The benefits of un­plug­ging as a team

Finweek English Edition - - INSIDE - BY ZACHARY FIRST

When turn­around leg­end Lou Ger­st­ner took the helm at IBM i n 1993, one of his bold­est early ac­tions was star­tlingly sim­ple. As the pro­jec­tor bulb warmed up for the rit ualised theatre of yet an­other se­nior man­age­ment meet­ing, Ger­st­ner walked to the front of the room, turned off the ma­chine and said, as po­litely as he could: “Let’s just talk about your busi­ness.” Two decades later − de­spite that breath of fresh air and even as the over­head has given way to the touch screen − gad­gets are stil l suf­fo­cat­ing se­nior ex­ec­u­tives’ best think­ing. IT, once an ac r ony m fu l l of t he prom­ise of

‘ in­for­ma­tion tech­nol­ogy’, has shifted the fo­cus of ex­ec­u­tive teams too much onto the ‘T’ and not nearly enough onto the ‘ I’.

A grow­ing body of neu­ro­science re­search has re­vealed the ex­act ways in which in­for­ma­tion-age tech­nolo­gies cut against the nat­u­ral grain of the hu­man mind. Our un­der­stand­ing of all kinds of in­for­ma­tion is shaped by our phys­i­cal in­ter­ac­tion with that i nfor­ma­tion. Move f rom pa­per to screen and your brain loses valu­able “topo­graph­i­cal” mark­ers for mem­ory and in­sight.

Alt hough sc r e e ns have t hei r strengths in pre­sent­ing in­for­ma­tion − t hey a re, for ex­am­ple, good at en­cour­ag­ing brows­ing − t hey a re lousy at help­ing us ab­sorb, process and re­tain in­for­ma­tion from a fo­cused source. And good old hand­writ­ing, though far slower a process for most of us than typing, deep­ens con­cep­tual un­der­stand­ing more ef­fec­tively than does tak­ing notes on a com­puter − even when we’re typing with­out any in­ter­net or so­cial me­dia dis­trac­tions.

In short, when you want to im­prove how well you re­mem­ber, un­der­stand and make sense of cru­cial in­for­ma­tion about your or­gan­i­sa­tion, some­times it’s best to put down the tablet and pick up a pen­cil.

I have seen t his t r uth re­vealed count­less times dur­ing my f ive years as se­nior man­ag­ing direc­tor at the Drucker In­sti­tute, where I lead the Un/ Work­shops con­sult­ing prac­tice. Over the course of one to two days, we take ex­ec­u­tive teams through a fast­paced, trans­for­ma­tional ex­pe­ri­ence that re­quires them to power down their de­vices and power up their brains.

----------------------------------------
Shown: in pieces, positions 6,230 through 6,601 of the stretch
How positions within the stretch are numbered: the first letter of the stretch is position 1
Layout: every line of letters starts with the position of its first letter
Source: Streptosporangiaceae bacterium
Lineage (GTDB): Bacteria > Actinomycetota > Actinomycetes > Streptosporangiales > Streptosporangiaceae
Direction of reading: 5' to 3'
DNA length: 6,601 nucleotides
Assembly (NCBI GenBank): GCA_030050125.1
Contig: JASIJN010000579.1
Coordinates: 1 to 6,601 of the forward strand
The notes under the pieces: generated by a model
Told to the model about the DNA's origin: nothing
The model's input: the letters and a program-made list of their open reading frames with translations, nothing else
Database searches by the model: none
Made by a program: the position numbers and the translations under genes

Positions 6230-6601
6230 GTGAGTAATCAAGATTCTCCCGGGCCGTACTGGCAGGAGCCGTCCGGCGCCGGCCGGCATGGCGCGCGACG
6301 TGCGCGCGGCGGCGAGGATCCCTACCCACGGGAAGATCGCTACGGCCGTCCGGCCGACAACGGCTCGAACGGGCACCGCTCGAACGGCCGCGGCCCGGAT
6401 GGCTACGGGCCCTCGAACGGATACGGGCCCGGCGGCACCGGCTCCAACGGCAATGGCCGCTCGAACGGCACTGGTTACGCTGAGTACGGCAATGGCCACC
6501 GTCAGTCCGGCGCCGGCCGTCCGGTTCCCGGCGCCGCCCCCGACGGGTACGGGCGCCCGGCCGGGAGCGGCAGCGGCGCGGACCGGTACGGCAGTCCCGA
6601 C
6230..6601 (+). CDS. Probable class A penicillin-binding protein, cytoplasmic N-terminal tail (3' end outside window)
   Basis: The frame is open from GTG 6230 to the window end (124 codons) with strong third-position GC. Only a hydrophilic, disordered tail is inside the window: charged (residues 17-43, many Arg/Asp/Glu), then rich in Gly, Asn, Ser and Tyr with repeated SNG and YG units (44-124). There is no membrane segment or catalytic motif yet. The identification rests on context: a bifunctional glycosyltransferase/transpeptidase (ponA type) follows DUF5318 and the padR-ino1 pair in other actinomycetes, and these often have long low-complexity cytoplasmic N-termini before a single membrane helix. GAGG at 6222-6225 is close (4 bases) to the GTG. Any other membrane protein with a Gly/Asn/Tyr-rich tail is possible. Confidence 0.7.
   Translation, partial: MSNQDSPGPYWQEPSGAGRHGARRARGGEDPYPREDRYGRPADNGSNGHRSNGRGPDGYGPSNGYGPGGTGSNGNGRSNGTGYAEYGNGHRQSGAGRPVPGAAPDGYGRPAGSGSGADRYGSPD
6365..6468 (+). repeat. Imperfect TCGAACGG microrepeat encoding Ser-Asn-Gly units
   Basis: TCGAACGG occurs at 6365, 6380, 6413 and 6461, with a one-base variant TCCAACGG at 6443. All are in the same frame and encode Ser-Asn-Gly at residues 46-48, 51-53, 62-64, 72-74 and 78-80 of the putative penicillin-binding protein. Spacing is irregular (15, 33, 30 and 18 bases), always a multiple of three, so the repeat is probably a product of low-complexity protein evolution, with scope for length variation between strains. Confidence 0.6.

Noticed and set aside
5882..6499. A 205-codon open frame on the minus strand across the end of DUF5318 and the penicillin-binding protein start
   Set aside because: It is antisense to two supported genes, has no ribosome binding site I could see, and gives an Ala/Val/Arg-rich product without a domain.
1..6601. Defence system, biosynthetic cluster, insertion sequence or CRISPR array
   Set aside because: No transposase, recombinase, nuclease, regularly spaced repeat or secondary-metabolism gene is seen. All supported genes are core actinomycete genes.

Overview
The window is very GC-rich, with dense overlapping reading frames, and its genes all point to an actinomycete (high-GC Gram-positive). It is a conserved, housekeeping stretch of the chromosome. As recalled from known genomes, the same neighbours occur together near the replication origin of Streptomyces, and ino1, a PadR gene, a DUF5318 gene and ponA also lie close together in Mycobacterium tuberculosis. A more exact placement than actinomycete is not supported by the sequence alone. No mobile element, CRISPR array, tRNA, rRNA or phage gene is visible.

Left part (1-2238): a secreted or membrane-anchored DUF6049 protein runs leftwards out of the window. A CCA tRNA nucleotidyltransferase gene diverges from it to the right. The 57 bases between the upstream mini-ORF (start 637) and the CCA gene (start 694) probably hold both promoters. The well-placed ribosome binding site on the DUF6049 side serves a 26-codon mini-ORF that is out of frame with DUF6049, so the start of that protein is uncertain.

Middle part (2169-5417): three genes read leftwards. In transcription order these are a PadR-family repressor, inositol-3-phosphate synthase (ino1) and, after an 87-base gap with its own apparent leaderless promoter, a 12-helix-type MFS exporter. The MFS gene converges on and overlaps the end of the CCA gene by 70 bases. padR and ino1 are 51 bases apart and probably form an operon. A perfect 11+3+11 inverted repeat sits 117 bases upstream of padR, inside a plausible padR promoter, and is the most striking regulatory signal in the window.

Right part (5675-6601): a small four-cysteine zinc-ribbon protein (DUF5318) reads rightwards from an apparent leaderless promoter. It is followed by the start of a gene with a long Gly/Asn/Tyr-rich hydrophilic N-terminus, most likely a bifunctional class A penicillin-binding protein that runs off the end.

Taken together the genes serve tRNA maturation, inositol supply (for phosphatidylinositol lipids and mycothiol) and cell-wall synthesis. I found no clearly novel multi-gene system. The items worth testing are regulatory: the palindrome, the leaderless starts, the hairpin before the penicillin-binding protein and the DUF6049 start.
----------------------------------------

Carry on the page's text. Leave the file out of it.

We re­cently worked with ap­par­e­lin­dus­try lead­ers who are fo­cused on de­sign, sourc­ing, man­u­fac­tur­ing and brand man­age­ment to pro­to­type a more in­no­va­tive, re­spon­sive and re­spon­si­ble sup­ply chain. The work­shop did not in­clude a sin­gle Pow­er­Point slide or dig­i­tal sim­u­la­tion.

In­stead, we placed par­tic­i­pants in small groups and equipped them with just some prompts, a box of pens and a few sheets of pa­per. Peo­ple l ike to say that they “connect” with dig­i­tal tech­nol­ogy, but t here is no match for the phys­i­cal­ity of en­er­gised col­lab­o­ra­tion − peo­ple hud­dling side by side, ev­ery­one scrib­bling notes, all watch­ing their work take shape in real time, with­out jump­ing pre­ma­turely to the air of f in­al­ity that a slick dig­i­tal tem­plate pro­vides.

Group mem­bers were a ble t o ac­com­plish a tremen­dous amount of de­sign work and de­ci­sion-mak­ing in a very short amount of time. In­stead of push­ing pix­els around to make the best show of half-baked ideas, they pushed ideas around to ar­rive at plans with real prom­ise.

When an ex­ec­u­tive team un­plugs for t he f i rst t i me, t here is of­ten a mo­ment when the power of set­ting aside tech­nol­ogy shines through. We once asked a global tech­nol­ogy f irm’s lead­er­ship team to try a ‘ Stone Age’ so­lu­tion to help mem­bers f ig­ure out how best to im­ple­ment a newly hatched strat­egy.

Hereti­cal as it seemed, the meet­ing didn’t begin with a full re­hash of the group’s 80-slide strat­egy deck. In­stead, t he l ead­er­ship team i mme­di­ately broke into smaller groups and be­gan a 20-minute as­sign­ment: Work­ing on one piece of pa­per per group, par­tic­i­pants had to write down the an­swers to a few ba­sic ques­tions about the heart of the firm’s new strat­egy (on which they had al­ready been briefed many times).

I watched as one top ex­ec­u­tive pon­tif­i­cated about the strat­egy to his table­mates − and then drew a to­tal blank when handed the pen. Due to his se­nior­ity, I sus­pect, his col­leagues didn’t call him on his fail­ure. But the nearly blank page didn’t lie to any­one in the room, in­clud­ing the ex­ec­u­tive him­self.

The disc us­sion t hat f ol l owed (why are we hav­ing so much trou­ble a ns wer i ng s ome of t hes e ba si c ques­tions?) un­cov­ered the es­sen­tial dis­con­nect be­tween the strat­egy and the team’s un­der­stand­ing of the cus­tomer it was sup­posed to serve. I’m con­vinced that the usual Pow­er­Point pa­rade would not have ex­posed that gap.

Zachary First is se­nior man­ag­ing direc­tor of the Drucker In­sti­tute, a so­cial en­ter­prise based at Clare­mont Grad­u­ate Uni­ver­sity in Cal­i­for­nia.

© 2015 Har­vard Busi­ness School Pub­lish­ing Corp.

WHEN YOU WANT TO IM­PROVE HOW WELL YOU RE­MEM­BER, UN­DER­STAND AND MAKE SENSE OF CRU­CIAL IN­FOR­MA­TION ABOUT YOUR OR­GAN­I­SA­TION, SOME­TIMES IT’S BEST TO PUT DOWN THE TABLET AND PICK UP A PEN­CIL.

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